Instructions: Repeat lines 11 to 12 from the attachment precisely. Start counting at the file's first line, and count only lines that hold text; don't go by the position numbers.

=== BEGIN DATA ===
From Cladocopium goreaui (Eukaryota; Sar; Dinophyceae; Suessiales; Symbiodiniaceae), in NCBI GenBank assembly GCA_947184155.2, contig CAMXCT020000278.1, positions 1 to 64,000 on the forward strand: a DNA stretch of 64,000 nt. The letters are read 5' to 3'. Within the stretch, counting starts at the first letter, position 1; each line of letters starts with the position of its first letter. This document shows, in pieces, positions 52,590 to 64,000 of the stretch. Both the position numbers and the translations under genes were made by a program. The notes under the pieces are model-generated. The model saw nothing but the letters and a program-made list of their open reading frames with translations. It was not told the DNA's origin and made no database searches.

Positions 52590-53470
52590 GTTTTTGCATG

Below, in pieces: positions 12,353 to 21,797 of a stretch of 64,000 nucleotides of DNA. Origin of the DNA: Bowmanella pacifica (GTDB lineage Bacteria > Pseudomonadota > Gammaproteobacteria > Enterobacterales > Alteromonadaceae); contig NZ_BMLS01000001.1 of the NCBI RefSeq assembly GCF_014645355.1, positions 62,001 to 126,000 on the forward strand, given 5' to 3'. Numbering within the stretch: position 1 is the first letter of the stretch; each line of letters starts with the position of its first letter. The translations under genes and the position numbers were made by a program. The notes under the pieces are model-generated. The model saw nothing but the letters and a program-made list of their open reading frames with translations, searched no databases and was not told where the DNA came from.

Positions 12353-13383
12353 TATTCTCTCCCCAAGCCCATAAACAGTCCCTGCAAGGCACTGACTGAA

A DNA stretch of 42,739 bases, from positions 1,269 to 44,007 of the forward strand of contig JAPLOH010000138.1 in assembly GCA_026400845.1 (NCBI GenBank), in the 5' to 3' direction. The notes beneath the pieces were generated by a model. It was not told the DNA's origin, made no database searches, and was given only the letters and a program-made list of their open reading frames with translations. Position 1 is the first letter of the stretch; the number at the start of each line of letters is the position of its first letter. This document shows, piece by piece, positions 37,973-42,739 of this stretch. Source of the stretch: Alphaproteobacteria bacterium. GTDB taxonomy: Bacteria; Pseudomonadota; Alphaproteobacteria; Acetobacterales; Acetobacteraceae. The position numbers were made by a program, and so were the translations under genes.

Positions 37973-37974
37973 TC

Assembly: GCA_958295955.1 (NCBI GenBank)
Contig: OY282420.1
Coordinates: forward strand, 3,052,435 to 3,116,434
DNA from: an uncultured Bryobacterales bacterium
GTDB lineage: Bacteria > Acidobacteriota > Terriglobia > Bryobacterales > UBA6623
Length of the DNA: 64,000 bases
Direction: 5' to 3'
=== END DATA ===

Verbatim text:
Contig: OY282420.1
Coordinates: forward strand, 3,052,435 to 3,116,434